A project my former St. Cloud State University (MN) Public Human Resource Management students had to complete was an assignment that required them to connect with a local government to complete a needed human-resource project for that organizations.  The communities were able to receive updated employee policies, job descriptions, and new performance evaluation procedures. The students were able to network with professionals in their field and add experience to their portfolio and resume. Win-Win.

Wouldn’t it be efficient and effective for students involved in campus security or enrolled within the criminal justice program (or communications, technology, or pre-law students) to work within a local police reserves program?  It is common knowledge that recruiting future law enforcement into our communities is becoming increasingly more difficult. Having this direct apprentice like work experience provides a natural pipeline of prospective employees for the town and practical application of professional skills by the student. 

Or maybe it is the Political Science Department offering community survey services, or the city presenting a complex public works problems to engineering students and faculty to resolve. All of the examples provide Win-Win’s.

One of the more meaningful collaborations I have come across is the Harvard Business School’s Young American Leaders Program (YALP).  Harvard Business School (HBS) hosts 3-day workshops for selected young leaders from regions around the country. The workshop focuses on HBS’s research on American competitiveness, shared prosperity, and cross-sector collaborations. Participants in the YALP workshop can expect to receive a foundation of individual skills including gained expertise to further shared prosperity in their community; skills to collaborate on emerging issues and create a collective impact to address those issues; obtain a strengthened network spanning sectors, geographies, and generations; and furthering a heightened spirit of civic engagement.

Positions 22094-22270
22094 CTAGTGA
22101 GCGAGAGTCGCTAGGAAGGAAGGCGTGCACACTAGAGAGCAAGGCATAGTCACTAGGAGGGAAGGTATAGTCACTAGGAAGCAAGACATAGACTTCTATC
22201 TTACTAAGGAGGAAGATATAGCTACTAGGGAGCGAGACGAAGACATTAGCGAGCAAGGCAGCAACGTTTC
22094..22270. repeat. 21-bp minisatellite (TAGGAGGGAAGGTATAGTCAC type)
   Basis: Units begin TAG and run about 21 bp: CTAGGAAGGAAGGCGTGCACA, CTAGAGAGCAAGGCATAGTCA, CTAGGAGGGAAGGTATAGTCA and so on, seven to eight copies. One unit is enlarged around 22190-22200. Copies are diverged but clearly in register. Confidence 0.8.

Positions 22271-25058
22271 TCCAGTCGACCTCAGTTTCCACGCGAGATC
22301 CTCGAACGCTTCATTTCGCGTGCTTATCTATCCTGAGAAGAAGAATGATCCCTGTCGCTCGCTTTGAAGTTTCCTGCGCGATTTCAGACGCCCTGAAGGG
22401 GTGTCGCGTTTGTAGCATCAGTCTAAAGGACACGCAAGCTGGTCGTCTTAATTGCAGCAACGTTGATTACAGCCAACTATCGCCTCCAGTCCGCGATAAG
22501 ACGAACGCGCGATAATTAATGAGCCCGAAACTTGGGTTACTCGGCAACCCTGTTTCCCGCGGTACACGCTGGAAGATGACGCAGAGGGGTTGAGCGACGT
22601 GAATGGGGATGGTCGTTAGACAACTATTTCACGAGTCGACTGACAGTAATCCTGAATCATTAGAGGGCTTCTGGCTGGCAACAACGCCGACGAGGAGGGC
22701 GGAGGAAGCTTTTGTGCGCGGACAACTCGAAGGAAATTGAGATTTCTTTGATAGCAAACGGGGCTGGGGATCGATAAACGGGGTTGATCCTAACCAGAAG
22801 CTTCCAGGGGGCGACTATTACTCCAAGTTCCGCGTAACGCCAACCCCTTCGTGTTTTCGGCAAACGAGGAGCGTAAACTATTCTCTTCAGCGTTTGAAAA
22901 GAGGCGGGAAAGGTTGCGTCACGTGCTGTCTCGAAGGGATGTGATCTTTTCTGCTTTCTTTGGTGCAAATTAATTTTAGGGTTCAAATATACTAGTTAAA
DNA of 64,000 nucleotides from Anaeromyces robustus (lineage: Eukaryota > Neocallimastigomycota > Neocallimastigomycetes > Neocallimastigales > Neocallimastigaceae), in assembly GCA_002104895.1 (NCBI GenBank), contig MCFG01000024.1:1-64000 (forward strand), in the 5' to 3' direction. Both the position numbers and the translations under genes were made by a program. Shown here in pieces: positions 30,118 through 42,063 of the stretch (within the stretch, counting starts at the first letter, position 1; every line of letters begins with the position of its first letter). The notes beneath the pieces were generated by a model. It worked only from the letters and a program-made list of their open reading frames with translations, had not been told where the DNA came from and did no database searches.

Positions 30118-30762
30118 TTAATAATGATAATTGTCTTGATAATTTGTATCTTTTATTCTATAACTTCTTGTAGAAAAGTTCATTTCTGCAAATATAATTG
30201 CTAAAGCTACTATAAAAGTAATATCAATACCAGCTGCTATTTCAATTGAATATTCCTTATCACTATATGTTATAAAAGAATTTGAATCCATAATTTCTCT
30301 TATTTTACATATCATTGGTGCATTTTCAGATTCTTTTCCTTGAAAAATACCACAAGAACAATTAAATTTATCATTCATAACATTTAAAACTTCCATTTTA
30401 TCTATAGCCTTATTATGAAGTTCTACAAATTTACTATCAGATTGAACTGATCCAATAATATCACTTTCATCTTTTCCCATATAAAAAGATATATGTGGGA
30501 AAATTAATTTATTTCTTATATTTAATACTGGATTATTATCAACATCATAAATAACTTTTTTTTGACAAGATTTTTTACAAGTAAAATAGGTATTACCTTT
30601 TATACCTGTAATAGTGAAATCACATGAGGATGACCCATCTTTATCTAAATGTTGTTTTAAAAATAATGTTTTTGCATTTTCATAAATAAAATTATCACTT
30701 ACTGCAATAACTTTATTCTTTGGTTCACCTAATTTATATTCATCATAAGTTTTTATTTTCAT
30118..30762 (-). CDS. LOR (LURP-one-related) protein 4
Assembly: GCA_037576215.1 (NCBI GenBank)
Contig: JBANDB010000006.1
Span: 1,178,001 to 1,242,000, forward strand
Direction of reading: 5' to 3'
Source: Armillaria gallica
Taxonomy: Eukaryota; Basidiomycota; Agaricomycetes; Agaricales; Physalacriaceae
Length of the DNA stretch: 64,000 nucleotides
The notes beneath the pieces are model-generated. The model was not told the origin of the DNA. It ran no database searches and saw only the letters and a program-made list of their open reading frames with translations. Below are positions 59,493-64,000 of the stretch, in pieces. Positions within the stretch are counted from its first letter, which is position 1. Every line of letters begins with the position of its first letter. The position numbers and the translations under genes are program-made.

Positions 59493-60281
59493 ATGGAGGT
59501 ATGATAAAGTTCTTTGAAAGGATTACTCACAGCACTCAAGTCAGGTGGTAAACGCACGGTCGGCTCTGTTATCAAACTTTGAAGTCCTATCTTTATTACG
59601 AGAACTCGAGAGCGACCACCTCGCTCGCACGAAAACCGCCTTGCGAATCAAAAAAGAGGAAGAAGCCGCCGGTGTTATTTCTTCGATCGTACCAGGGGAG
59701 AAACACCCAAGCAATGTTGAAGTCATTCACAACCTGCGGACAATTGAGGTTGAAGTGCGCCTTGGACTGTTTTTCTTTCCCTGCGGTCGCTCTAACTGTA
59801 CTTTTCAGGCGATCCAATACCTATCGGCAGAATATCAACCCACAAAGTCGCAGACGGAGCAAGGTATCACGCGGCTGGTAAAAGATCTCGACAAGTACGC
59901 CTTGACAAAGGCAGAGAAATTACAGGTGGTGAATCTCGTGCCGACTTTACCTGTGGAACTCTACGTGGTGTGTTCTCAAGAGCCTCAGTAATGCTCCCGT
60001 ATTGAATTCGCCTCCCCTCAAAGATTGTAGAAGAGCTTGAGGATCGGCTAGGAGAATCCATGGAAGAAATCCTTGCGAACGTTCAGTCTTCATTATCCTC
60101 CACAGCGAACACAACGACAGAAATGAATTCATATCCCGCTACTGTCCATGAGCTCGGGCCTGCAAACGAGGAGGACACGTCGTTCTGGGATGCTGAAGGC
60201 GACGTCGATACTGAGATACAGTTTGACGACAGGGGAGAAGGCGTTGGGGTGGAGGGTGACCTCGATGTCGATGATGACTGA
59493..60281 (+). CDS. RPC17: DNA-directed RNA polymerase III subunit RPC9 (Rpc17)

This program was brought to Minnesota, which had enabled several cohorts of young leaders in the Twin Cities Metro area to experience the benefits of the program.  Recently, efforts were made to include regions outside of the Twin Cities. The Greater Saint Cloud Development Corporation (GSDC), an economic development organization with a membership of over 250 government and private sector stakeholders, took the lead in this opportunity by identifying young leaders from their region who would participate in a YALB workshop. The impact of community and higher education collaboration is already apparent in the St. Cloud area. The participants have used the knowledge gained to individually and collectively pursue community initiatives through the launch of a new program – GSDC’s Young Leaders Initiative.  An effort that will span multiple communities and will provide an arena for collective community problem-solving in the greater St. Cloud area.

Ideas and opportunities for collaboration between communities and universities are endless. If your community has not already harnessed the opportunities that universities can provide for new and innovative futures, and if the universities haven’t fully utilized local governments as extensions of the classroom experience, now is the time.  Make some connections and create some win-wins today!